By today’s judgment, the European Court of Justice declares the directive invalid
According to the Court, the Directive entails a wide-ranging and particularly serious interference with the fundamental rights to respect for private life and to the protection of personal data, without that interference being limited to what is strictly necessary.
The main objective of the Data Retention Directive* is to harmonize Member States’ provisions concerning the retention of certain data which are generated or processed by providers of publicly available electronic communications services or of public communications networks. It therefore seeks to ensure that the data are available for the purpose of the prevention, investigation, detection and prosecution of serious crime, such as, in particular, organized crime and terrorism. Thus, the directive provides that the abovementioned providers must retain traffic and location data as well as related data necessary to identify the subscriber or user. By contrast, it does not permit the retention of the content of the communication or of information consulted.
The Court takes the view that, by requiring the retention of those data and by allowing the competent national authorities to access those data, the directive interferes in a particularly serious manner with the fundamental rights to respect for private life and to the protection of personal data. Furthermore, the fact that data are retained and subsequently used without the subscriber or registered user being informed is likely to generate in the persons concerned a feeling that their private lives are the subject of constant surveillance. The Court then examines whether such an interference with the fundamental rights at issue is justified.
It states that the retention of data required by the directive is not such as to adversely affect the essence of the fundamental rights to respect for private life and to the protection of personal data. The directive does not permit the acquisition of knowledge of the content of the electronic communications as such and provides that service or network providers must respect certain principles of data protection and data security. Furthermore, the retention of data for the purpose of their possible transmission to the competent national authorities genuinely satisfies an objective of general interest, namely the fight against serious crime and, ultimately, public security.
However, the Court is of the opinion that, by adopting the Data Retention Directive, the EU legislature has exceeded the limits imposed by compliance with the principle of proportionality. In that context, the Court observes that, in view of the important role played by the protection of personal data in the light of the fundamental right to respect for private life and the extent and seriousness of the interference with that right caused by the directive, the EU legislature’s discretion is reduced, with the result that review of that discretion should be strict. Although the retention of data required by the directive may be considered to be appropriate for attaining the objective pursued by it, the wide-ranging and particularly serious interference of the directive with the fundamental rights at issue is not sufficiently circumscribed to ensure that that interference is actually limited to what is strictly necessary.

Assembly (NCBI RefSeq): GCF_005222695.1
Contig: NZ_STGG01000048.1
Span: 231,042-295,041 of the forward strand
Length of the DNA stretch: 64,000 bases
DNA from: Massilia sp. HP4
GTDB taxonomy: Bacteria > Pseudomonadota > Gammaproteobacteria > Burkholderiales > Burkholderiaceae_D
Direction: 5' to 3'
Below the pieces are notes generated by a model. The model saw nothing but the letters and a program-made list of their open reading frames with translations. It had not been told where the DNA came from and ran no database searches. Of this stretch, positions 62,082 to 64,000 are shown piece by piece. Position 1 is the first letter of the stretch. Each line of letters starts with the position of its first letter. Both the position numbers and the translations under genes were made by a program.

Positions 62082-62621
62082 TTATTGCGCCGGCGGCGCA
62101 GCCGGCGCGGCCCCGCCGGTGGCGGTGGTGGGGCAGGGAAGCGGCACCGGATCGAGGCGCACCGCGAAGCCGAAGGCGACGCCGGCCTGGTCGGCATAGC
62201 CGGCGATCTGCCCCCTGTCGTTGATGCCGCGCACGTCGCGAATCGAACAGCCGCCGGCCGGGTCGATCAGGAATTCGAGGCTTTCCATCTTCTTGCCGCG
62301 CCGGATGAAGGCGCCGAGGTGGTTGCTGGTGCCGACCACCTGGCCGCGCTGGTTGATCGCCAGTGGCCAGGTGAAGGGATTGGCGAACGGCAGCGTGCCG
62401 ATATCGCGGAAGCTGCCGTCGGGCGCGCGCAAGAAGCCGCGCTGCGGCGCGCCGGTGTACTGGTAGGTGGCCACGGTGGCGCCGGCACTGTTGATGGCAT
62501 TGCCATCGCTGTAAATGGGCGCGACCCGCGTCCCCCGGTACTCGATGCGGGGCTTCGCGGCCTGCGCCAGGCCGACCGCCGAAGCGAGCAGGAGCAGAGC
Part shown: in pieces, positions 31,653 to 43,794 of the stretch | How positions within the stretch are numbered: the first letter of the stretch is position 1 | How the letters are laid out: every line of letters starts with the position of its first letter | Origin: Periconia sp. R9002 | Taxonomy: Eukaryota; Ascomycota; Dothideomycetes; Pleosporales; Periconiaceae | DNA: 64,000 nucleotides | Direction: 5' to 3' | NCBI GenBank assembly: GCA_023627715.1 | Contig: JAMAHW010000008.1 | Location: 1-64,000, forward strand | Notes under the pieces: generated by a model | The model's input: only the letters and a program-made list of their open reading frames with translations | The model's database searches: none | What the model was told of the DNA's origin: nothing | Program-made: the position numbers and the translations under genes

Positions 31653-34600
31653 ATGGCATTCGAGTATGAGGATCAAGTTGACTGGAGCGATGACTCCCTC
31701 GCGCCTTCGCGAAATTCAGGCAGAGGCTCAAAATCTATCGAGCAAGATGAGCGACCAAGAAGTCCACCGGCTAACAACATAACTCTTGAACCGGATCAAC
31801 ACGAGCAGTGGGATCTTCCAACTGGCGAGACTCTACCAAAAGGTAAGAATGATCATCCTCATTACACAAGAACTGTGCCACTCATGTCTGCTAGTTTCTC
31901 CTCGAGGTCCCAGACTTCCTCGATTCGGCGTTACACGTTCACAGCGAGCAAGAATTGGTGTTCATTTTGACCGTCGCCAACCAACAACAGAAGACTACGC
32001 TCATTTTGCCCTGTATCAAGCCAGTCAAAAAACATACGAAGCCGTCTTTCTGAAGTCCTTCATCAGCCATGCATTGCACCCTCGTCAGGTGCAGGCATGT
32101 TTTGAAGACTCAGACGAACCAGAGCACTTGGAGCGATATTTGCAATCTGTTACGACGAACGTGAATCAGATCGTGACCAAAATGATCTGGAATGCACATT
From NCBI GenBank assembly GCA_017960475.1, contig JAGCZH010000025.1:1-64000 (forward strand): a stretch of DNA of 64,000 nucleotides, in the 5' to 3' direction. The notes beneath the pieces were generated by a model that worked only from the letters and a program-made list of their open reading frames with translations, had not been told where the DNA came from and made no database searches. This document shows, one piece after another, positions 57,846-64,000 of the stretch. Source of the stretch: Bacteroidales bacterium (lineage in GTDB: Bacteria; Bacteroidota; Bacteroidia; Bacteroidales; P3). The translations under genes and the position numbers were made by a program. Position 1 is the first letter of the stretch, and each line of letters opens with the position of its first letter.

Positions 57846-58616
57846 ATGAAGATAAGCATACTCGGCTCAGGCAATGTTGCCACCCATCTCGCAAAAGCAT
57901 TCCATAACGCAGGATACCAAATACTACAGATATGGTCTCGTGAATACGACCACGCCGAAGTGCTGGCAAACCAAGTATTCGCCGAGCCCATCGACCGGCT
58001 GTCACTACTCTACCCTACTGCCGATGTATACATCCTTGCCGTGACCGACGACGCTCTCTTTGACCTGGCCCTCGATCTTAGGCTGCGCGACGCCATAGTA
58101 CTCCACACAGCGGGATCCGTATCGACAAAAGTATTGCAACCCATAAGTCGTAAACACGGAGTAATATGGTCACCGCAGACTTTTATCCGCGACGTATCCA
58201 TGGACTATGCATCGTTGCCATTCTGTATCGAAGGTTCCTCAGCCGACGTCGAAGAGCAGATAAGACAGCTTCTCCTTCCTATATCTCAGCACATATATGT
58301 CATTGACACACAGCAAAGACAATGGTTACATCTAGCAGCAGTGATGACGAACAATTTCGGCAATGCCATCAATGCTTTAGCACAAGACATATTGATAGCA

The Court also finds that the directive does not provide for sufficient safeguards to ensure effective protection of the data against the risk of abuse and against any unlawful access and use of the data. It notes, inter alia, that the directive permits service providers to have regard to economic considerations when determining the level of security which they apply (particularly as regards the costs of implementing security measures) and that it does not ensure the irreversible destruction of the data at the end of their retention period.
Given that the Court has not limited the temporal effect of its judgment, the declaration of invalidity takes effect from the date on which the directive entered into force.
Source: Press Release European Court
(8 April 2014)
* Directive 2006/24/EC of the European Parliament and of the Council of 15 March 2006 on the retention of data generated or processed in connection with the provision of publicly available electronic communications services or of public communications networks and amending Directive 2002/58/EC (OJ 2006 L 105, p. 54)